The Hesperian / (Lincoln, Neb.) 1885-1899, April 27, 1896, Page 5, Image 5

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"What if we are caught." Not to go! To
tell Georgia I was not going! "I couldn't."
To go! To take the risk of snch a miser
able death! "I couldn't." So there I was
in the worst agony yon ever hoard of.
Next morning 1 mot her in the garden.
She was looking as pleasant as could be.
When she saw me she stopped picking her
flowers, evon dropping those she had in her
hand, and looked at me, and asked what
was the mailer. I told her stammering, "I
-I-arn sick."
She stared at me with her piercing eyes
and seemed to sec cloar through mo. Then
turning two or three colors, she put her
hands to her head, as if to keep it from
bursting. I turned and hurried out of the
garden scared half to death. I shook like u
leaf all day but I did not see nor hear any
thing more of her that day. My first scare
wore off partly, but as I did not see her next
day, I was a wondering and studying what
she was going to do. More days passed.
She did not take her rides, 1 did not see
nor hear anything of her. Yet I waa awfully
stirred up. I couldn't half eat, nor sleep;
I had all kinds of bad dreums. A week
passed, I was still suffering from the terror
of something going to happen: Yet nothing
1 was coming to my senses a little when
one day I was called into the yard of the big
house and was sized up by two men, I
didn't mind that, and didn't think a thing
about it till one day shortly after that a
chain gang came along and I was cailod'into
the yard again and turned over to a mean
looking whelp. He took me down to this
gang. There was about two hundred slaves
chained on each side of a long chain which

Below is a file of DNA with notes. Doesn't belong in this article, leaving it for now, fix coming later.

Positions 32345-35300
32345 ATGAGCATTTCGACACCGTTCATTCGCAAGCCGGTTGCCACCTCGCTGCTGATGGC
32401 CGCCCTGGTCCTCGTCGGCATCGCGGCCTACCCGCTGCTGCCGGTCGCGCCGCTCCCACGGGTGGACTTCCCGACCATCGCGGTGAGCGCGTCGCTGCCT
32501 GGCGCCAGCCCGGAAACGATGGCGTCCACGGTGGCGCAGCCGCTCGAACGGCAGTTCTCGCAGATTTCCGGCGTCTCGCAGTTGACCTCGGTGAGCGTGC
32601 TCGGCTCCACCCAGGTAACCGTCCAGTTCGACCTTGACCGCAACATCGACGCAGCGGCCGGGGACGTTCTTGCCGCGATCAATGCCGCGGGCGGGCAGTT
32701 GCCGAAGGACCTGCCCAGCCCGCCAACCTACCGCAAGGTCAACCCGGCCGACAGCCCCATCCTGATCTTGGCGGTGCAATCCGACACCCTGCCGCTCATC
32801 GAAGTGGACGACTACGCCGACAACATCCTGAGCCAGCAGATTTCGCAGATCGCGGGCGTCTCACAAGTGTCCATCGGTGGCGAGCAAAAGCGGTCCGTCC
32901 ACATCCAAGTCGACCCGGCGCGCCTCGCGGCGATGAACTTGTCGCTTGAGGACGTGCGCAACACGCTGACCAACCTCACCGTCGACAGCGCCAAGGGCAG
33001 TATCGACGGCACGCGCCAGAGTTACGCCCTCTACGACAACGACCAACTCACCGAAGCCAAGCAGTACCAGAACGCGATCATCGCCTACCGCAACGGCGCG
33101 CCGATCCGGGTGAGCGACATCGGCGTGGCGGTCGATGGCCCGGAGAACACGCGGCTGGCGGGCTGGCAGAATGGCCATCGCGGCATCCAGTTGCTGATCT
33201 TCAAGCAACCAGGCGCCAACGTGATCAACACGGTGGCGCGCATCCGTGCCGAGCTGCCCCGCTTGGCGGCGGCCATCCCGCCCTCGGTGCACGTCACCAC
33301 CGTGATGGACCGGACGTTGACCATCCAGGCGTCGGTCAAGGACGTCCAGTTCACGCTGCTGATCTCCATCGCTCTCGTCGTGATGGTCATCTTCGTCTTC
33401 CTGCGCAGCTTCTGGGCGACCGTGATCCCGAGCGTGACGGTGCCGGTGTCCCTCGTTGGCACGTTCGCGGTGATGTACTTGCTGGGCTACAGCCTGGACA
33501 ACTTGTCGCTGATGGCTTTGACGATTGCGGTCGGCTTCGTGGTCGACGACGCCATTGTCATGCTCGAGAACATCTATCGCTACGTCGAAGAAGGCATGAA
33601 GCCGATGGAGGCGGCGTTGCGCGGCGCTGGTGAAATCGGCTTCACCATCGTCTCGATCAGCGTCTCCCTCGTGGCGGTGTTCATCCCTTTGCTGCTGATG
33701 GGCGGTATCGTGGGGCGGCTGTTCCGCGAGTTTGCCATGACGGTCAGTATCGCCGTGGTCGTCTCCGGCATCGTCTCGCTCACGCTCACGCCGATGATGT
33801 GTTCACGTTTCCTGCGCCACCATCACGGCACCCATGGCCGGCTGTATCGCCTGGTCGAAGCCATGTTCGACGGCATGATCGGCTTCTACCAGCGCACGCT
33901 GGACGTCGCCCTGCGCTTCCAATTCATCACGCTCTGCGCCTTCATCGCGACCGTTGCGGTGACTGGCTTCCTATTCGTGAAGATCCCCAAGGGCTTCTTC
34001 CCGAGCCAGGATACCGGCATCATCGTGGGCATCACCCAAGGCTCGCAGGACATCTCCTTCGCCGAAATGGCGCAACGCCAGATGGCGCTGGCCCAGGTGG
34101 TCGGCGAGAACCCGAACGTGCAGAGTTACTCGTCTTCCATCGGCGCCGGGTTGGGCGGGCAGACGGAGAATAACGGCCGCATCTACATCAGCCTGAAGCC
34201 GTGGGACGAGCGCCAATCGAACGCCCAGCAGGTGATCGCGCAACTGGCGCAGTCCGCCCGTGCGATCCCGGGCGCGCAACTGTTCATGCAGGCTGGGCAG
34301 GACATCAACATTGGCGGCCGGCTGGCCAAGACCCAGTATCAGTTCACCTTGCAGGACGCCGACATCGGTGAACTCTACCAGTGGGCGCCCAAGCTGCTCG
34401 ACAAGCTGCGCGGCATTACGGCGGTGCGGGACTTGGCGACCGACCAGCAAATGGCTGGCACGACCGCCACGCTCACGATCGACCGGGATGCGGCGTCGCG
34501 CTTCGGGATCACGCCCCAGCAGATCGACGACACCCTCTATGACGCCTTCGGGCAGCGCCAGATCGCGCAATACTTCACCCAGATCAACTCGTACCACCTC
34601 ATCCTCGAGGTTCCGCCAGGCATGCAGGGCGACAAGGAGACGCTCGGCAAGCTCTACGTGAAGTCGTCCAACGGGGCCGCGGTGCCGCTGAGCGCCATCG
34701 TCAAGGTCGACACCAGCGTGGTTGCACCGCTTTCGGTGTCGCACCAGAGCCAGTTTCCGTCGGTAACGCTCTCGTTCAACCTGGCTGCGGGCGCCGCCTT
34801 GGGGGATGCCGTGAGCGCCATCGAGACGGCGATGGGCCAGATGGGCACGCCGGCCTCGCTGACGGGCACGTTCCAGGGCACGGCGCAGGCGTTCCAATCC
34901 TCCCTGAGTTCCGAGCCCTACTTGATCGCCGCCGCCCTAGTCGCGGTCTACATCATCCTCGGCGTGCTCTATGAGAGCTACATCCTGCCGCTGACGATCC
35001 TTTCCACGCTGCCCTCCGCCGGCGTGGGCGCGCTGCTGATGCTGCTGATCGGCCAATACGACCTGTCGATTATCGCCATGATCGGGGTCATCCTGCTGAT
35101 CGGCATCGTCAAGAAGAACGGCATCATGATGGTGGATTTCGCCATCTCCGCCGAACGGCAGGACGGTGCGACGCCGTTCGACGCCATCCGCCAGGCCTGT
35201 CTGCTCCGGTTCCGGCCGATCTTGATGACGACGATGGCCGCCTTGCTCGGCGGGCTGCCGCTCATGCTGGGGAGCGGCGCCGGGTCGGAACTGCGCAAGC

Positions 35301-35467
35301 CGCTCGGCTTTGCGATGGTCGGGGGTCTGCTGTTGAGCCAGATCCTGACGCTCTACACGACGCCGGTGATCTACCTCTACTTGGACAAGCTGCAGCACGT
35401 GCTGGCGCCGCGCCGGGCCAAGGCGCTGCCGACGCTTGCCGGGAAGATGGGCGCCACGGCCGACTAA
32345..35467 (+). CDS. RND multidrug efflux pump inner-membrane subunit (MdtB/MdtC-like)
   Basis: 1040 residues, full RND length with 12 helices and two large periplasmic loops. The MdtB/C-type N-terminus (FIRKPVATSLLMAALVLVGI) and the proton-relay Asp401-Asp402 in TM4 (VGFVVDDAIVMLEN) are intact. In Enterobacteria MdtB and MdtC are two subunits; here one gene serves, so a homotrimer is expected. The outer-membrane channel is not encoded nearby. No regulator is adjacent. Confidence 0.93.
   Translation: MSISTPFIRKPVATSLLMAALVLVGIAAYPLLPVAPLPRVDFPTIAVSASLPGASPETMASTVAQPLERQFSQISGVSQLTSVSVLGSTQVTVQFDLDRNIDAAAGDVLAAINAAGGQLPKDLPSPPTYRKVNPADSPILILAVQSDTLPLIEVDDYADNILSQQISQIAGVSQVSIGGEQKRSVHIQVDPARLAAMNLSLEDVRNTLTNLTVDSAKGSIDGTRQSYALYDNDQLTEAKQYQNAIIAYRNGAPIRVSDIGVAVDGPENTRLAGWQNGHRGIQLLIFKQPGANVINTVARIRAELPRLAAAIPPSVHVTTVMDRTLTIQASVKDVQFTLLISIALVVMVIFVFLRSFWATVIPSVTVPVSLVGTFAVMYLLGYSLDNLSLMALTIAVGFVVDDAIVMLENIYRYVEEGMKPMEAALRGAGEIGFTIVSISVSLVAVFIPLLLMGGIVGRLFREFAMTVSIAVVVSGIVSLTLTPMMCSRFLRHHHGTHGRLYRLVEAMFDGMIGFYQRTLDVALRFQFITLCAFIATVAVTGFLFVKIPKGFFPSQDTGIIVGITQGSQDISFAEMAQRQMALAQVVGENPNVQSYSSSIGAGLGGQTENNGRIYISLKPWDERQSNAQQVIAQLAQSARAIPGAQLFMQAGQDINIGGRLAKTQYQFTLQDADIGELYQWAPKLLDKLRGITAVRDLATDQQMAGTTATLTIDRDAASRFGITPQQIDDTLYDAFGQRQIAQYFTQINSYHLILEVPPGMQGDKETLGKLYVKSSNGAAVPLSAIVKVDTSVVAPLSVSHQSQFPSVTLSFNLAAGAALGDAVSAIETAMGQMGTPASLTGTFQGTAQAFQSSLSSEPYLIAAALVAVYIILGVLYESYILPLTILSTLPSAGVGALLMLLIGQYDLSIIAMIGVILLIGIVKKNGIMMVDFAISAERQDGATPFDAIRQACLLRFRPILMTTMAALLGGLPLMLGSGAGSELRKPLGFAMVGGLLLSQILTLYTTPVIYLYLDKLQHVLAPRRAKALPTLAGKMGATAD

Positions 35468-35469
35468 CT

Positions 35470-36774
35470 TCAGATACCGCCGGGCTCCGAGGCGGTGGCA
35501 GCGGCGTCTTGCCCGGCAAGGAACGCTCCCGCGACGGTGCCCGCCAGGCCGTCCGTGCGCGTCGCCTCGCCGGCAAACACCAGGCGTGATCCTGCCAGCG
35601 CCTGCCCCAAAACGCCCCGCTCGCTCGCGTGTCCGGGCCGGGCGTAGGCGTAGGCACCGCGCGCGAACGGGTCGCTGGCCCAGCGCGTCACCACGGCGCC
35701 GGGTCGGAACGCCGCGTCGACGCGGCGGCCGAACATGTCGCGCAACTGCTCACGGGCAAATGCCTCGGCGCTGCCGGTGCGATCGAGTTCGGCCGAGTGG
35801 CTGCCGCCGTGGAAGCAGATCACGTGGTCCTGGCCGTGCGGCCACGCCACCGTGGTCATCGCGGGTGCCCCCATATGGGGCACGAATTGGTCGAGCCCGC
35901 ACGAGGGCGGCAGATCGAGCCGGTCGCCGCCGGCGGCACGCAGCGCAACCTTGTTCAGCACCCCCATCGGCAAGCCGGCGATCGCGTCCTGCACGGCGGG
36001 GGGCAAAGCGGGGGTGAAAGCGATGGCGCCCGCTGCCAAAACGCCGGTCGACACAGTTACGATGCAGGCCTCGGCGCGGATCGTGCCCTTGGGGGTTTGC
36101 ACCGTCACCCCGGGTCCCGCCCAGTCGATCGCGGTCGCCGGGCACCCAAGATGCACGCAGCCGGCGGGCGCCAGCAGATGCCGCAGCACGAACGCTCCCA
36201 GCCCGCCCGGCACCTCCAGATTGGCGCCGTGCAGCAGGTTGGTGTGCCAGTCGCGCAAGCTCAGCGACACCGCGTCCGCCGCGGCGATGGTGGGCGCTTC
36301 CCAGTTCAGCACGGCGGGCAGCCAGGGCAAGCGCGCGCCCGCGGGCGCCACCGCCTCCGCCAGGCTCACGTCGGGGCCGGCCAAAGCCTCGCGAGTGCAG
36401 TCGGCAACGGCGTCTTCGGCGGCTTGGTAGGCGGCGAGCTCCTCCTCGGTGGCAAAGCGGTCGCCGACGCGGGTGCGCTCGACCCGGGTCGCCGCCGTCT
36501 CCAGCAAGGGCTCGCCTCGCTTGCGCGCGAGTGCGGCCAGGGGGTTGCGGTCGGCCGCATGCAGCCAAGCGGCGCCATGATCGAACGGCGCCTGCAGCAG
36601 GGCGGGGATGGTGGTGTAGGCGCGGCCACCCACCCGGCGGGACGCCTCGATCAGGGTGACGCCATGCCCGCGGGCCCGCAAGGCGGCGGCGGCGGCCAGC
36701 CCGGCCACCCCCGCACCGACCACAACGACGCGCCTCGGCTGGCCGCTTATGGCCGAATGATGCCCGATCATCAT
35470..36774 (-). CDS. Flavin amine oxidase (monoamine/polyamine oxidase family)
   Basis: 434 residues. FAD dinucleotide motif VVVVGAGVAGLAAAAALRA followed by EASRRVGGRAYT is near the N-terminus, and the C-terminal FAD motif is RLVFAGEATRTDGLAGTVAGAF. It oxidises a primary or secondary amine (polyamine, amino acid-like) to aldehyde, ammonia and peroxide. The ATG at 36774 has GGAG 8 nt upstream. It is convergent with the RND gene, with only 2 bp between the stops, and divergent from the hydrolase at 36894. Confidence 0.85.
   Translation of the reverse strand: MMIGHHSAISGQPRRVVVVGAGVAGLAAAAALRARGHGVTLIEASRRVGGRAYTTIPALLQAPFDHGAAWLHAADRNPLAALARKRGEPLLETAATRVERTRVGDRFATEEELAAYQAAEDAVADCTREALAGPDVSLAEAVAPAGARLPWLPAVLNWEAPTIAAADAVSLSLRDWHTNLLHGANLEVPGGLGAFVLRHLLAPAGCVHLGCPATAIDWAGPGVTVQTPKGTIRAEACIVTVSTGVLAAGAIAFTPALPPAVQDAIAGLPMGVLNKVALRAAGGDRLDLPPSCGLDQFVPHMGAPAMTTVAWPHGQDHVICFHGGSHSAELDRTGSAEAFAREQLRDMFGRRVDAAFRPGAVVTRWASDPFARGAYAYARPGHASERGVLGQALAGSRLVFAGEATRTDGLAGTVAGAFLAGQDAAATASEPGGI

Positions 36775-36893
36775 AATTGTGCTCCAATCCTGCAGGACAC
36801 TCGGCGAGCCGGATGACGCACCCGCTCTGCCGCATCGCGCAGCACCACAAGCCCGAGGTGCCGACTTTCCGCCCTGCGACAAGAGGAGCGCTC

all helped to carry. And I was chained to
it also.
I understood well ondugh. "This T said
to myself is Georgia's work. "1 can't begin
to tell you how 1 felt, 1 was worry to be
sure, and I was a Jittilo glafl.
Well I was carried with the gang to a big
iron works in Southern Alabama., 1 ..stood
the march pretty well though we had only
cotton seed and bacon to eat. It was here
T saw the worst of slavery, and for the first
time. When we got to our journey's end,
before I was put to work, they made me
take off my shirt and gave me a sound lash
ing, just to let mo know who "Master" was
now. It was my first whipping and Tny
blood fairly boiled. I made many vows,
and one was to run away which I did before
a month. 1 stowed myself away in a boat
bound to New York, which I reached almost
starved. After resting there awhile, I went
into Canada. I've been working and drift
ing around ever since. "
My shipmate took his feet down from the
railing and stretched his legs out across the
dock. Ho bcemcd to be still grieving over
'spilt milk" when I said to him "come let's
turn in.'' and we went below.
A. J. Walker.
The Nebraska Teachers' Association.
An organization was formed recently
which promises to be of considerable value
to the educational interests of the state. It
is an association called "The Nebraslca
Teachers' Association in History," and has
for its object the promotion of interest in the
study of history and the introduction of bet.
ter methods of teaching the subject in the
public schools. This movement was started
at the last fession of the Southeastern No
braska Teachers' Association on a sugges
tion made by Professor Fling in his lecture
before the association. Professors Fling
and Caldwell are giving a large portion of
their time and attention to this work. J,
W. Crabtree who was elected secretary of
the new association is highly pleased with
the outlook. He finds that the aspociution
has the hearty co-operation of the county
and city superintendents, and thinks there
will be no trouble in getting more history
into the schools or in securing the introduc
tion of the method of studying history from
the sources. Several members of the de
partments of history already have places in
the county institutes for the summer. Pro
fessors Fling and Caldwell will be kept
baify lecturing in the institutes during the
summer. They are to ed it twenty pages of
the Northwestern Journul of Education dur
ing next .year which will 'be devoted -entirely
;to.Jiibtory. . .